At All Pest Management, we intend to make you feel secure by protecting your home or business from spiders. We are licensed, certified, responsible and specialists in spider control in Miami. Learn more about the different types of spiders found on Long Island.


Spiny Orb Weavers

Spiny orb weavers are one of the many beneficial spiders we have, since it preys upon small pests that are present in woodlands and shrubby gardens. They help to control overpopulation of these insects. Spiny orb weavers are not dangerous and would easily be overlooked if not for their unique coloration.

Females are 5 to 9 mm in length and 10 to 13 mm in width. Males are 2 to 3 mm long and shorter in width. They have six abdominal spines present in all morphs, but color and shape differ in regions. Most individuals have white spots on the underside of the abdomen, but the color of the back and spines may be red, orange or yellow.

Foods eaten: Diverse Flies, Whiteflies, Beetles, and  Moths.

Visual communication is used during courtship. Upon contact with each other, the spiders vibrate the web. Males use a rhythmic pattern when vibrating the web during courtship. These spiders also move up and down their silk lines to show a reaction to other creatures.

Brown Widow Spiders (Poisonous)

The brown widow builds its web in secluded, protected sites around our homes, often very near our presence. It has a fondness for buildings but will construct its web in all kinds of man-made structures, and even vegetation. Some typical sites include inside old tires, empty containers such as buckets and nursery pots, mail boxes, entry way corners, under eaves, stacked equipment, cluttered storage closets and garages, behind hurricane shutters, recessed hand grips of plastic garbage cans, undercarriages of motor homes, underneath outside chairs, branches of shrubs.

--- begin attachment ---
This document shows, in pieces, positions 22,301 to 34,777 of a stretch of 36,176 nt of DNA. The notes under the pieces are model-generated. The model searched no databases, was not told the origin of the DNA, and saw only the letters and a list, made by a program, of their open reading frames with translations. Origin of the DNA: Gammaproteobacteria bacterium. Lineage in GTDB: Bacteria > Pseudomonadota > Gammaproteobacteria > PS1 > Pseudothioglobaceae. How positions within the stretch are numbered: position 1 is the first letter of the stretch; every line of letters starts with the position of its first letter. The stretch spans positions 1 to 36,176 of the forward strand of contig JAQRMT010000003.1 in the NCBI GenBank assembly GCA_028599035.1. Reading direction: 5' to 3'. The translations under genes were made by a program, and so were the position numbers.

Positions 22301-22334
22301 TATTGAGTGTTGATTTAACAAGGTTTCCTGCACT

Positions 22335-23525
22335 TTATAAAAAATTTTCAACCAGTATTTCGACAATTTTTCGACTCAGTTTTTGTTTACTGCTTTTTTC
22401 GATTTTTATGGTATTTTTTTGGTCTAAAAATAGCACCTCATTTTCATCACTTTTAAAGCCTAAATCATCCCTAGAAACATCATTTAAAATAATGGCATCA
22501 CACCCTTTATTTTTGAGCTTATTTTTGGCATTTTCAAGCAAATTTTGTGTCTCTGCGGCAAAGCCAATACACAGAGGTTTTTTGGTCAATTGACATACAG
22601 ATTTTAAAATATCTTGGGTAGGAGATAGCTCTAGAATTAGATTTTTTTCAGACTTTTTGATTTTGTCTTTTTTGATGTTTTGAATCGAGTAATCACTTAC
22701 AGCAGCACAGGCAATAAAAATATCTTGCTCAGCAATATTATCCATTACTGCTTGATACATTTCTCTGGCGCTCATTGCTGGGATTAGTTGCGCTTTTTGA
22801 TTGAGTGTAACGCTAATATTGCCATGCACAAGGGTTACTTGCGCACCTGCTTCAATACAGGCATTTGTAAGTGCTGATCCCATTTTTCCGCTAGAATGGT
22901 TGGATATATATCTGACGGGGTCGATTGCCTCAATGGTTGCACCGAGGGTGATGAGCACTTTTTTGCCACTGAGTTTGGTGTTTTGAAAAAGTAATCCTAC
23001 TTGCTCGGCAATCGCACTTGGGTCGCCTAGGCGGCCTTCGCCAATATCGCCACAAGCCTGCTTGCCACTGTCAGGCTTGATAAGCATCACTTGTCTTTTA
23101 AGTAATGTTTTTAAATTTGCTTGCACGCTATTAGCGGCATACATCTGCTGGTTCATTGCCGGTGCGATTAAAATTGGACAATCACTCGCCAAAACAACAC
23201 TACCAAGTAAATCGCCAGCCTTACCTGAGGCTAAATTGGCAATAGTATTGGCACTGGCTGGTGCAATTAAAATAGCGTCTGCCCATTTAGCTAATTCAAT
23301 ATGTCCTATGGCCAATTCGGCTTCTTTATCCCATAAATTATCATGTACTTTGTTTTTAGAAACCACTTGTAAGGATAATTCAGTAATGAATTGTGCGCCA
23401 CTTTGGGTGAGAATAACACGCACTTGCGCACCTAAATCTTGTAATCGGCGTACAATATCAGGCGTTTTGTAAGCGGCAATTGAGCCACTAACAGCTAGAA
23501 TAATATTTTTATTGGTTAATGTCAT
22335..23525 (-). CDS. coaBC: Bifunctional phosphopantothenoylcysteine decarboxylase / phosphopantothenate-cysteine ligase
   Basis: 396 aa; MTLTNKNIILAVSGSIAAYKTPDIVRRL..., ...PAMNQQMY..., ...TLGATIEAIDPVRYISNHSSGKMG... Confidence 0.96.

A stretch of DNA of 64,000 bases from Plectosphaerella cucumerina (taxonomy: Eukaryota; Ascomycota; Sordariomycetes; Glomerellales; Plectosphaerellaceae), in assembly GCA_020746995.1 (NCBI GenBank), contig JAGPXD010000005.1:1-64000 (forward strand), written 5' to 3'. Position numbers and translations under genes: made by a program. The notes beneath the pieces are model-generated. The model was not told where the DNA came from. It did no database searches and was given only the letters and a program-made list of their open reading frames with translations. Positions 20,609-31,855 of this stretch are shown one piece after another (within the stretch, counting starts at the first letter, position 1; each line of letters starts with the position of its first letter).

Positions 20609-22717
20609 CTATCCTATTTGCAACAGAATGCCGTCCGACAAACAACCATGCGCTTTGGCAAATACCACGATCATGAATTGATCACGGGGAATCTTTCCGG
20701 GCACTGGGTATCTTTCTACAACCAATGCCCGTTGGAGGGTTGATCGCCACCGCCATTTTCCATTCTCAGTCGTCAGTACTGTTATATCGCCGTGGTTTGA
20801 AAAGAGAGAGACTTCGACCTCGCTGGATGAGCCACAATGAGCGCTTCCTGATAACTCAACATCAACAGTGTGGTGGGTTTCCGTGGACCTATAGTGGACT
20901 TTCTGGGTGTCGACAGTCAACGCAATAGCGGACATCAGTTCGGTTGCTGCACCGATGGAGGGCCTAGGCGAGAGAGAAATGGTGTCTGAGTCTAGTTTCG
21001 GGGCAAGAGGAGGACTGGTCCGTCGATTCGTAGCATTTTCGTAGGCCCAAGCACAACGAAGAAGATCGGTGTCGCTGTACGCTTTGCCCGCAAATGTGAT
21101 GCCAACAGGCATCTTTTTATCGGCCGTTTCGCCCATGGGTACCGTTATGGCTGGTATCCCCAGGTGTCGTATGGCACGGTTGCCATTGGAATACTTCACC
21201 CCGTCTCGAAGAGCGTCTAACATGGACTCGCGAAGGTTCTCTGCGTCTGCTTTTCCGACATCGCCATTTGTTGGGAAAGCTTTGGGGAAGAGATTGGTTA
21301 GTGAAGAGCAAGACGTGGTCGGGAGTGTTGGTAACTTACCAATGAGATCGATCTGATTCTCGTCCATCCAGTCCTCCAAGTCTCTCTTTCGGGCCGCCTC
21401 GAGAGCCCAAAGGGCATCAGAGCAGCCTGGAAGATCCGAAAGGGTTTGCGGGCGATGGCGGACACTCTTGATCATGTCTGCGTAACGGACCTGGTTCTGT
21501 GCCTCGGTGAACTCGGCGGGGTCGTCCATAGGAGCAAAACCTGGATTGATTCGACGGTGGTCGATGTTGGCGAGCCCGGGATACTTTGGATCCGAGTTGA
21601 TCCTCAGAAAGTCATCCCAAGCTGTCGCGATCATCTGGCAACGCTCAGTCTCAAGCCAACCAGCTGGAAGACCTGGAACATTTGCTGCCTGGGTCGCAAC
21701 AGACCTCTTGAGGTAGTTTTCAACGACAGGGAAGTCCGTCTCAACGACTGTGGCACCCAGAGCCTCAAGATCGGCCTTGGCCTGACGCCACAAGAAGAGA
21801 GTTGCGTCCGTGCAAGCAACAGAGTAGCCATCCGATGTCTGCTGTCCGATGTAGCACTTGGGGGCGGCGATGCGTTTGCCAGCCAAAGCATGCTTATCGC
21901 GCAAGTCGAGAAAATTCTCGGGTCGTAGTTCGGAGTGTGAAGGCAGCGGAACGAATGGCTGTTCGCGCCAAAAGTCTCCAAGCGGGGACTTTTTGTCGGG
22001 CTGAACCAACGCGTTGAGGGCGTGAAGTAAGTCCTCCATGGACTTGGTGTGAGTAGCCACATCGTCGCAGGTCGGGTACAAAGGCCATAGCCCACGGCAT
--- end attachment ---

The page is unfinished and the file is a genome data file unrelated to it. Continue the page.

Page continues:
The widow spiders are generally non-aggressive and will retreat when disturbed. Bites usually occur when a spider becomes accidentally pressed against the skin of a person when putting on clothes or sticking their hands in recessed areas or dark corners.

The brown widow venom is twice as potent as black widow venom. However, they do not inject as much venom as a black widow, are very timid, and do not defend their web. The brown widow is also slightly smaller than the black widow.

Because they vary from light tan to dark brown or almost black, with variable markings of black, white, yellow, orange, or brown on the back of their abdomens, brown widows are not as easy to recognize as black widows. The underside of the abdomen, if you can see it, contains the characteristic hourglass marking.



Black Widow Spider (Poisonous)

Widow spiders are well known for their potentially dangerous bite. Widows have potent venom, which contains the neurotoxin alpha-latrotoxin that causes adverse reactions in their victims.

The Southern black widow typically mates during the spring and summer.

The female Southern black widow typically lives an average of 1.5 years while the male survives between two to five months.

Typical outdoor habitats in which spiders are often found include wood and rock piles, rodent burrows, and hollow tree stumps. Indoor habitats include outhouses, garages, sheds, and basements . Although they primarily inhabit low-lying areas, their web can be found several meters from the ground.

Widow spider diet includes a wide range of insects such as flies, crickets, grasshoppers, moths, beetles.

Treatment for all widow bites typically includes general wound care followed by calcium gluconate, muscle relaxants, and narcotic analgesics. Antivenin may be used to treat patients who are experiencing a severe reaction.